THE market for Australian Carbon Credit Units has reached a four-month high after weeks of small price fluctuations and low numbers traded.
According to Jarden, ACCUs closed Monday at $32 per tonne of CO2 or equivalent – which is the highest the price has been since July. The market has been hovering around the $30 mark for the past four months.
Market information service Reputex Energy says record numbers have been traded in the past week.
“The surge in activity, driven by increased corporate and hedging activity, spurred a jump of over 5 percent in prices for both Human Induced Regeneration (HIR) and Generic (landfill gas) ACCUs, indicating some early confidence in the outcome of the Safeguard Mechanism review,” the latest monthly update says.
The Safeguard Mechanism is the legislation used to force big polluters to offset any emissions over a certain baseline set for their companies. Labor is proposing to make those baselines decline over the years.
Chubb-review still in progress
Political decisions have largely been responsible for fluctuations in the carbon market over the past year – with the previous Federal Government allowing project holders to exit government contracts causing the price to halve in February this year.
Another factor contributing price fluctuations has been a group of scientists from the Australian National University raising serious concerns about the integrity of a large number of ACCUs currently being generated.
The concerns have resulted in a Federal Government review, headed up by Professor Ian Chubb, to be handed down before the end of the year. Several agricultural entities, including the National Farmers Federation, NAPCo and AA Co, have made submissions.
With all eyes on the findings of the review and subsequent actions from the government, Prof Chubb gave the Carbon Market Institute’s (CMI) Australian Emissions Reduction Summit last month an insight into some of the themes coming away from the investigation.
“A widespread call for increased transparency, particularly to allow third party assessments and validation, given the data is presently not available to those parties,” he said
“Offsets integrity standards need to allow for improvements and realignments in response to changes. There has to be capacity to adjust and improve as new opportunities arise.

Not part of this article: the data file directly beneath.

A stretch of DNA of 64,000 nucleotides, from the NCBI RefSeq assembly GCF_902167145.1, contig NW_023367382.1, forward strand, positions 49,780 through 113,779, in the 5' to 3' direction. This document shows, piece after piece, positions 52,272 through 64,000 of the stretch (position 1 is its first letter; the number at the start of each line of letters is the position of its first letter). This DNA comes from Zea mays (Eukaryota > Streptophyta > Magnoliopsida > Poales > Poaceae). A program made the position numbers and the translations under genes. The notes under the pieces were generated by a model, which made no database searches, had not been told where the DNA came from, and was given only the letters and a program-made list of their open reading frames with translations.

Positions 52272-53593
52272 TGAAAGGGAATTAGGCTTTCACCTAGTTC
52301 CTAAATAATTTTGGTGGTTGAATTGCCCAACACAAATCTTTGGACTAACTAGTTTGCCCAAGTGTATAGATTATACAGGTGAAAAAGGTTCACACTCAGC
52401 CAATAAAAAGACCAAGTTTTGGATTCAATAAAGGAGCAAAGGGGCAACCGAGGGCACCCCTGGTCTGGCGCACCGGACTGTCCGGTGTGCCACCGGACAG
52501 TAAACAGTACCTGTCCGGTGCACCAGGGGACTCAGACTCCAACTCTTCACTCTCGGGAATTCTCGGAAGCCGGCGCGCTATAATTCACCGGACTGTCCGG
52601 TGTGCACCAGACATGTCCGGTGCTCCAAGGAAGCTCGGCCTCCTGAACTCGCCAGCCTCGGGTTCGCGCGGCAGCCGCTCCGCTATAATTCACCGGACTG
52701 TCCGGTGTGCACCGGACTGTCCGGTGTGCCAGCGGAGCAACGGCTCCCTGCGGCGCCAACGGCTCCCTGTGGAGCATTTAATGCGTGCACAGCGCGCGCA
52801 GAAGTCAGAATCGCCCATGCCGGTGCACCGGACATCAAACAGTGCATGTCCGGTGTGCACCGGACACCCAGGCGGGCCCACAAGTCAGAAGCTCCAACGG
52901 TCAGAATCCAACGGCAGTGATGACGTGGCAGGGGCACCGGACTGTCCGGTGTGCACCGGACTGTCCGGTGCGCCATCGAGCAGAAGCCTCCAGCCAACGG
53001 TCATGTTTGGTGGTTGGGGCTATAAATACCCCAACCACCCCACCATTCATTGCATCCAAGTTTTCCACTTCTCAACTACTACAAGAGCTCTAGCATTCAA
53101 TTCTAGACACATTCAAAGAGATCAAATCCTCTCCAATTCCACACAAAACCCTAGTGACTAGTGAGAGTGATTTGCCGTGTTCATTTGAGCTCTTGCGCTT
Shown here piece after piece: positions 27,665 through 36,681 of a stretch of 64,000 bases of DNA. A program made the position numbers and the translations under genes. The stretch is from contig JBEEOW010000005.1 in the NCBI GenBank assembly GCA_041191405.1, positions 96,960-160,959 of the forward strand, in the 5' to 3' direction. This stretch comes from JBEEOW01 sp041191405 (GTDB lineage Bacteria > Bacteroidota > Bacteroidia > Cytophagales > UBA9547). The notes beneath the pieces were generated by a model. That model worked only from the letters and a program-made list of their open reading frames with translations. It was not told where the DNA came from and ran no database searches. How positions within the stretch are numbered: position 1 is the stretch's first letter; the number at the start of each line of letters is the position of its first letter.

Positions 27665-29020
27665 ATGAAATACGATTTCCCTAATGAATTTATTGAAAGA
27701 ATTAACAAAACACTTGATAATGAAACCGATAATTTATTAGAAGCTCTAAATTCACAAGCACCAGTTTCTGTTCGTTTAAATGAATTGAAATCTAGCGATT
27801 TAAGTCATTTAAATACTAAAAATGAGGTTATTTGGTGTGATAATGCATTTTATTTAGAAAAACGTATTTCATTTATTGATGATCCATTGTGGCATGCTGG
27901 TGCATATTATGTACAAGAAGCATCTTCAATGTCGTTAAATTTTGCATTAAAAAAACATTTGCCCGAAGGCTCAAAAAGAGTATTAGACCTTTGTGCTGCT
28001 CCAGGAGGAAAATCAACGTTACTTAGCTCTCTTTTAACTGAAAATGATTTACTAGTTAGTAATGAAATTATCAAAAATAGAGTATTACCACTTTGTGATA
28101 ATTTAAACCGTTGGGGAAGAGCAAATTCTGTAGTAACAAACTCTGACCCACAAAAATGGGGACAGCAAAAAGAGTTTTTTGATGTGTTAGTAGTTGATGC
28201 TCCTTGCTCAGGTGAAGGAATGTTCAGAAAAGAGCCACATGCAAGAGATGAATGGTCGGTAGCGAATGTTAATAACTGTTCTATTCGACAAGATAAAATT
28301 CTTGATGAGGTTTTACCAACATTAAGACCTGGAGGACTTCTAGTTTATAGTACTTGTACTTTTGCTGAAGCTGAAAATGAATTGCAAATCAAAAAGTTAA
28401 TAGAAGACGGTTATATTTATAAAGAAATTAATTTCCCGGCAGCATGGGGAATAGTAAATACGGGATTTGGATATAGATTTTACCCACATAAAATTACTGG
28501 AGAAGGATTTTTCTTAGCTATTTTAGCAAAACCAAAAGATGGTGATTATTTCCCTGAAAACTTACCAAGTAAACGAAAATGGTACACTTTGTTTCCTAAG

“A widespread view that governance of the scheme should better reflect best practice in distribution of responsibilities. There is a view, through no fault of its own, that the regulator has been asked to do multiple tasks which some people see as a potential for conflict and that we should seek to simplify.
“More flexibility and agility [is required] to update new technology in response to new scientific information.
“A significant effort should be made to provide more opportunities for First Nations expert advice and project participation than there presently is, based on the way the scheme is structured.”
“There was significant input on the importance of co benefits – environmental, economic, social and cultural, particularly communities.”
Carbon on the agenda at COP 27
Global carbon market rules have been on the agenda at the Conference of Parties (COP27) Summit in Egypt.
The main item up for debate is called article 6 of the Paris Agreement, which allows countries to trade emissions reductions.
CMI CEO John Connor, who is in Egypt, said there was a lot to do in negotiations this week.
“The challenge will be to build on the momentum from COP26 and in the negotiations last week to create a pathway for accelerated investments in decarbonisation and support for impacted communities,” Mr Connor said.
“In the halls around the formal negotiations there has been an important focus on corporate accountability around net zero emission claims and we expect more on the evolving ecosystem of integrity and transparency for international voluntary carbon markets this week.”
- Keep track of the Australian carbon market on Beef Central’s industry dashboard